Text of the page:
A newspaper described Powerful's return home:

The naval brigade paraded for Queen Victoria at Windsor Castle on 2 May. The RN field gun competition commemorates the participation of Terrible and Powerful in the relief of Ladysmith.[12] In 1921 a new Primary School in Ladysmith was named after Lieutenant Frederick Greville Egerton, a gunnery officer from Powerful who was killed at Ladysmith.[13][14]

Later career

Powerful paid off on 8 June 1900 at Portsmouth Dockyard and later began a long refit in 1902–1903[15] During this refit, the RN added four six-inch guns in casemates amidships, although no additional ammunition could be accommodated in the ship.[16] The ship was briefly commissioned in August 1903 to participate in the annual fleet manoeuvres and was assigned to the reserve on 1 March 1905. In August Captain Lionel Halsey took command of Powerful,[17][18] as flag captain to Sir Wilmot Fawkes as Commander-in-Chief Australia Station. At the time Powerful was commissioning as flagship on the Australia Station.[19] Halsey remained in that post until 1908.[20]

At the beginning of December 1905, Powerful was at Fremantle in Western Australia.[21] On 10 October 1907 the ship took aboard a new crew in Colombo, Ceylon.[15] On 3 February 1908 the first trans-Tasman radio transmission was made via Powerful which was in the Tasman Sea.[22] A Sydney Morning Herald journalist, Charles Bean, joined the ship in August 1908 as a special correspondent to report the visit of sixteen American warships — the Great White Fleet. Bean wrote a book, With the Flagship in the South (London, 1909), based on his reports and had it published at his own expense.[23] Powerful took aboard a new crew in Colombo on 12 January 1910. In 1911 Powerful visited Auckland, New Zealand to inspect the facilities and Captain Edward Bruen recommended the setting up of a naval stores facility.[24]

The ship was ordered home in January 1912 and loaded the body of Alexander Duff, 1st Duke of Fife at Port Said, Egypt, on 9 March en route.[15] After arriving, she was briefly assigned to the 7th Cruiser Squadron of the Third (Reserve) Fleet[25] before she was reclassified as a Boys Training Ship at Devonport in August 1912. Powerful was assigned as a tender to HMS Impregnable in 1913. She was reassigned to a training role on 23 September and was renamed Impregnable I in November 1919. The ship was paid off on 27 March 1929 and was sold in August 1929 for breaking up.[15]


  1. "Cwt" is the abbreviation for hundredweight, 12 cwt referring to the weight of the gun.


  1. Chesneau & Kolesnik, p. 67
  2. Friedman, p. 335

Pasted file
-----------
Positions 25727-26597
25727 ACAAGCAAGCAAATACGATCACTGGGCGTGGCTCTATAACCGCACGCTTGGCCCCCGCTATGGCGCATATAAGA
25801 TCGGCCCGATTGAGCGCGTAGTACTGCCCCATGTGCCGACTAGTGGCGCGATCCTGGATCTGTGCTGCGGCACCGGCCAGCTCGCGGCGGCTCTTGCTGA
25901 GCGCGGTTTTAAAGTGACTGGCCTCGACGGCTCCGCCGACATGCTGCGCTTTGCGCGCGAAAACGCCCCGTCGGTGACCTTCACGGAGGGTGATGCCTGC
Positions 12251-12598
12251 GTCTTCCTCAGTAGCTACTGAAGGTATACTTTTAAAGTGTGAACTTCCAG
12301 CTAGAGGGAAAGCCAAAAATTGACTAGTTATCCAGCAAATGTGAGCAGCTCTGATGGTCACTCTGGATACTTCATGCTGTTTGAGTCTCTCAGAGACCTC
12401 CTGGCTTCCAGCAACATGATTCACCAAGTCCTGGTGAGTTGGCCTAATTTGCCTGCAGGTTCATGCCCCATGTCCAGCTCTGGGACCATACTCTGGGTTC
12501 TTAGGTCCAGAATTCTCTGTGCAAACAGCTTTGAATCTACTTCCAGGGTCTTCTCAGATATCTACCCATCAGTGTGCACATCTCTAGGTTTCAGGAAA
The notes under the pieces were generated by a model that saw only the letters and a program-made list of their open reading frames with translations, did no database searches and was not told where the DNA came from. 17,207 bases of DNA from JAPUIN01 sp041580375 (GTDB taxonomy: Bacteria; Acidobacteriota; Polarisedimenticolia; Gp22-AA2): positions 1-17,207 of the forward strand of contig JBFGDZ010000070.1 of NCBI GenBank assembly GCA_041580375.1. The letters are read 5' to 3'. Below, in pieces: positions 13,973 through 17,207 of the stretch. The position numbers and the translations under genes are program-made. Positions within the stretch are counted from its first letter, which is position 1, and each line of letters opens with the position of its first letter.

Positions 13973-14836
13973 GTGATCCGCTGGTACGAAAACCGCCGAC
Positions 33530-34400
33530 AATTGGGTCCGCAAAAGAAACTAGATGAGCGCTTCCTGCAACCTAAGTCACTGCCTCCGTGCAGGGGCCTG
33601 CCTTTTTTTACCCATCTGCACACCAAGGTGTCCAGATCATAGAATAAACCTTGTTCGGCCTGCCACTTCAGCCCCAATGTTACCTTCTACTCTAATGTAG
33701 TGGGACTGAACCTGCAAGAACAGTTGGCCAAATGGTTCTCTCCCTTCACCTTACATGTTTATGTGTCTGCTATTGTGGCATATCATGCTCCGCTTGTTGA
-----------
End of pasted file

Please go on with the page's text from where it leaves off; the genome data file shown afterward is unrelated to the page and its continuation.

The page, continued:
3. Burt, pp. 8, 13
  4. Friedman, p. 343
  5. Bronze medallion showing on the obverse a ship and the words 'H.M.S. "POWERFUL"'. The reverse bears the words 'H.M.S. POWERFUL LENGTH 500 FEET 2500 HORSE POWER LAUNCHED BY HER GRACE THE DUCHESS OF DEVONSHIRE AT BARROW IN FURNESS 24TH JULY 1895 THIS MEDAL IS MADE OF BRONZE FROM H.M.S. POWERFUL'. Medallion held by the Australian War Memorial - image reference ID Number: REL/09940
  6. Burt, p. 12
  7. Burt, pp. 12–13
  8. Illustrated London News and elsewhere
  9. Navy website
  10. The Heroes of Ladysmith Marching Through London and The Queen's Reception to the Heroes of Ladysmith
  11. Memorials & Monuments in Portsmouth City Centre quoting the Daily News Archived 2 February 2015 at the Wayback Machine
  12. "The Field Gun Run". Naval Traditions. Royal Naval Museum Library. 2000. Retrieved 16 August 2018.
  13. McKenzie, R. "History of School". Egerton Primary School. Archived from the original on 23 August 2011. Retrieved 4 February 2011.
  14. Crowe, George (1903). The commission of H.M.S. "Terrible," 1898-1902. London: G Newnes. p. 199. Retrieved 16 August 2018.
  15. Burt, p. 13
  16. Friedman, p. 234
  17. "No. 27922". The London Gazette. 15 June 1906. p. 4157. Information, dated 12 April 1906, has been received from Captain L. Halsey, His Majesty's ship Powerful, that ...
  18. "No. 27950". The London Gazette. 18 September 1906. p. 6326. Information, dated 26 July 1906, has been received from Captain L. Halsey, His Majesty's ship Powerful, that ...
  19. Grazebrook, Lieutenant Commander A. W. "Admiral Sir Lionel Halsey, GCMG, GCVO, KCIE, CB, DLJP 1872-1949". Naval Historical Society of Australia. Retrieved 19 March 2008.
  20. "HALSEY, Sir Lionel (1872-1949), Admiral". Liddell Hart Centre for Military Archives. Retrieved 19 March 2008.
  21. "HMS Powerful at Fremantle, 1 December 1905 [picture]". State Library of Western Australia. Retrieved 19 March 2008.
  22. "Australasian telecommunications: beginnings". Caslon Analytics. 2005. Archived from the original on 27 March 2008. Retrieved 18 March 2008.
  23. Inglis, K.S. (1979). "Bean, Charles Edwin Woodrow (1879 - 1968)". Australian Dictionary of Biography. Canberra: Australian National University. Retrieved 19 March 2008.
  24. Bell, J. A. (1962). "DEVELOPMENT OF NAVAL REPAIR FACILITIES AT AUCKLAND, NEW ZEALAND 1841-1962 From a Lecture by J.A. Bell, AMRINA Deputy Constructive Manager HMNZ Dockyard Devonport". RNZN Communicators' Association. Archived from the original on 27 September 2007. Retrieved 19 March 2008.
  25. Friedman, p. 231


  • Burt, Ray (1988). "The Powerful Class Cruisers of the Royal Navy, Part I". Warship. London: Conway Maritime Press. 48 (October): 5–15. ISSN 0142-6222.
  • Chesneau, Roger & Kolesnik, Eugene M., eds. (1979). Conway's All the World's Fighting Ships 1860–1905. Greenwich: Conway Maritime Press. ISBN 0-8317-0302-4.
  • Friedman, Norman (2012). British Cruisers of the Victorian Era. Barnsley, South Yorkshire, UK: Seaforth. ISBN 978-1-59114-068-9.

Further reading